The Smart Magazine About Medical Technology Innovations

Newborn Medicine

Virtual reality and wearables have been buzzwords in the medical field for a few years. In this issue, we take a look at how they may transform child care—the pros, the cons and the unanswered questions.
When today’s children become adults, they may encounter a new medical landscape inspired by transhumanism. This philosophy sees medicine as not only curing, but also enhancing human beings. Check out our interview with James Hughes, one of the most influential transhumanist bioethicists.

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It really hijacks the brain's senses
Courtesy of UCSF Benioff Children's Hospital


A pilot study in San Francisco has shown that virtual reality (VR) can help children and teens escape from the pain of sickle cell disease, and future studies are planned to ease discomfort for youths being treated for cancer. The idea came from video game developer Simon Robertson, who also happened to be a volunteer...

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It's a tenth of the cost, a hundredth of the size, totally wireless and comparably accurate
Courtesy of Mimo


Today, digital technology permeates nearly every demographic corner of society. High school students do their homework on iPads, octogenarians use Skype and contactless payment, and Fitbit trackers tell legions of wearers how healthy, or unhealthy, their lifestyles are. But there is one area where technical innovation is still in its relative infancy: parenting.

A slew of eager start-ups are now falling over themselves to develop and retail products that connect babies and kids with smartphones. Increasingly sophisticated apps, monitors and myriad wearable devices provide couples with real-time information on their children’s breathing, skin temperature and heart rate. We are entering the era of digital parenting.

Wonder wearables

The development of smart technology means mothers and fathers can now keep track of their babies and toddlers 24/7, using smart clothes, video monitors with two-way audio, and an ever-growing range of other devices.

Utah-based start-up Owlet Baby Care was founded in 2013 by a group of young fathers. After more than two years of testing and development, the company released its first product in October 2015.

Courtesy of Owlet

Courtesy of Owlet

The Owlet Smart Sock, which currently retails for $250, uses pulse oximetry (many will recognize this as the little red light they attach to their finger in the hospital to track heart rate and oxygen). The company has miniaturized this technology into a sock that continuously tracks a baby’s heart rate and oxygen while they sleep.

If metrics are registered outside of a discrete zone, the Smart Sock system sends an immediate warning to all connected smartphones. Such zones, which are preset by the manufacturer, are in the order of 80-100 for oxygen and 60-220 bpm for heart rate. While the Smart Sock is a consumer product, Owlet is now working on a medical, FDA-approved version that can be used for clinical and diagnostic purposes.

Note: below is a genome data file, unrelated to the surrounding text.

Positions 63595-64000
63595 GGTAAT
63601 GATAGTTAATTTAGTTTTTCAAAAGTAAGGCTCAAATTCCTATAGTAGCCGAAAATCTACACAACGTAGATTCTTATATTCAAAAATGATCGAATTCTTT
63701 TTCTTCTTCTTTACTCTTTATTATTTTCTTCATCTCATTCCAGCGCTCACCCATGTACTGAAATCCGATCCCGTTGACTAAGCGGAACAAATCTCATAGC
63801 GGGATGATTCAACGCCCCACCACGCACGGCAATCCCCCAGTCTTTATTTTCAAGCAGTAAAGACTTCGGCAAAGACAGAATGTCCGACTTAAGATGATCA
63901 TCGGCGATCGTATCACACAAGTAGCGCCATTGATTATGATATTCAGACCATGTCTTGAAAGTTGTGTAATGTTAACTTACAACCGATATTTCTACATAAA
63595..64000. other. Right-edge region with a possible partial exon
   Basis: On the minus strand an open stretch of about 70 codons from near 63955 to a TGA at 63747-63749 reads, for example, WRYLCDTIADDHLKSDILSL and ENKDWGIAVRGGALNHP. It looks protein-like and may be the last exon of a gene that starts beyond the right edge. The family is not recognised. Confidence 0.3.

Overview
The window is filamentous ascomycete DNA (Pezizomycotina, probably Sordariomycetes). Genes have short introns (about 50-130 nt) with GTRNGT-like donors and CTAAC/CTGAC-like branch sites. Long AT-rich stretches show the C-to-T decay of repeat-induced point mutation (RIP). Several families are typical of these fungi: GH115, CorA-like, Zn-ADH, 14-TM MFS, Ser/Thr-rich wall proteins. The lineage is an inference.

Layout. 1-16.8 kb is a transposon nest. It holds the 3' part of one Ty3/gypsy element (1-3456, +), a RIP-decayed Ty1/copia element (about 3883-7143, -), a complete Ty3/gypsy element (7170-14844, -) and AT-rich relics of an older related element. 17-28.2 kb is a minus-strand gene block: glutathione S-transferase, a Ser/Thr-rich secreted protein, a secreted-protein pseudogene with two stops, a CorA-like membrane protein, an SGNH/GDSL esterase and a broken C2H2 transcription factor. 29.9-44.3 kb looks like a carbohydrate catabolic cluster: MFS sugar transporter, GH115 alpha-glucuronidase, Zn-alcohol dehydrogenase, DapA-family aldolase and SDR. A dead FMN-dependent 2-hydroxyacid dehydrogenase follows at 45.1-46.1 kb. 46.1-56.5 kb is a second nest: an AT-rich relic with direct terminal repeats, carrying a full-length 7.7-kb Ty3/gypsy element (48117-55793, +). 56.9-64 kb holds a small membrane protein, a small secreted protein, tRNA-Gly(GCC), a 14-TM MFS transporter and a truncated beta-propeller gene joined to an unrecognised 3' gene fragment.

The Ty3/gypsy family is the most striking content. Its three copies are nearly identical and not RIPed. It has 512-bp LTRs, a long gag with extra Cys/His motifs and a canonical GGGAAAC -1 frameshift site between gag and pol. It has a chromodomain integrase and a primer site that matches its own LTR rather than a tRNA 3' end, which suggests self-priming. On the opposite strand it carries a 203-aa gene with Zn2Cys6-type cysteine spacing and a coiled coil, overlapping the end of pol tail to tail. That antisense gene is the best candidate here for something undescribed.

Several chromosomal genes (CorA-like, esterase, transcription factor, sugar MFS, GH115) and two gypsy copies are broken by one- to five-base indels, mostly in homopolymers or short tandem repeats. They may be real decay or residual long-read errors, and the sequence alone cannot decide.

“The Smart Sock is technological marvel,” says Jane Putnam, Owlet’s public relations manager. “Compared to a hospital pulse oximeter, it’s a tenth of the cost, a hundredth of the size, totally wireless and comparably accurate.”

Owlet is operating in a competitive space. San Francisco-based Sproutling has integrated the same technology into an ankle strap,  while Boston-based Mimo has incorporated it into a onesie that also measures the baby’s sleeping temperature. If the baby is too warm, a smartphone-connected Nest thermostat can be used to change room temperature.

Multi-Tasking Monitors

The monitor’s core technology is its cry detection system

Not all new baby tech comes in wearable form. The Smart Baby Monitor is the latest product from Evoz, a San Francisco-based start-up founded in 2009. An upgrade on traditional monitors, it retails at $229 and uses the home WiFi network.

The Evoz monitor differs from conventional monitors in several ways. A video monitor is connected directly to the user’s smartphone, so they can see and hear their baby at all times, regardless of location.

Courtesy of Evoz

Courtesy of Evoz

“The monitor’s core technology is its cry detection system,” says Evoz CEO Ruwan Welaratna. “This comprises two software modules. One runs in the firmware of the monitor, continuously analyzing the audio picked up by the microphone. The other runs on our servers that receives a small packet of information from the monitor every 10 seconds. Between these two systems, we know if the baby is crying.”

Data from the app, which is presented graphically, also allows parents to analyze their child’s sleep patterns. This is useful for planning their own sleep, or picking up changes in behavior that may correspond to sickness or some external influence. The app makes it easy to export data, so that it can be conveniently shared with pediatricians and sleep coaches.

Creating Waves

The ongoing proliferation of baby tech is not without its critics. Many parents and scientists are concerned about the electromagnetic radiation generated by smart devices, and its possible side effects on the health of children and newborn babies.

Courtesy of Owlet

Courtesy of Owlet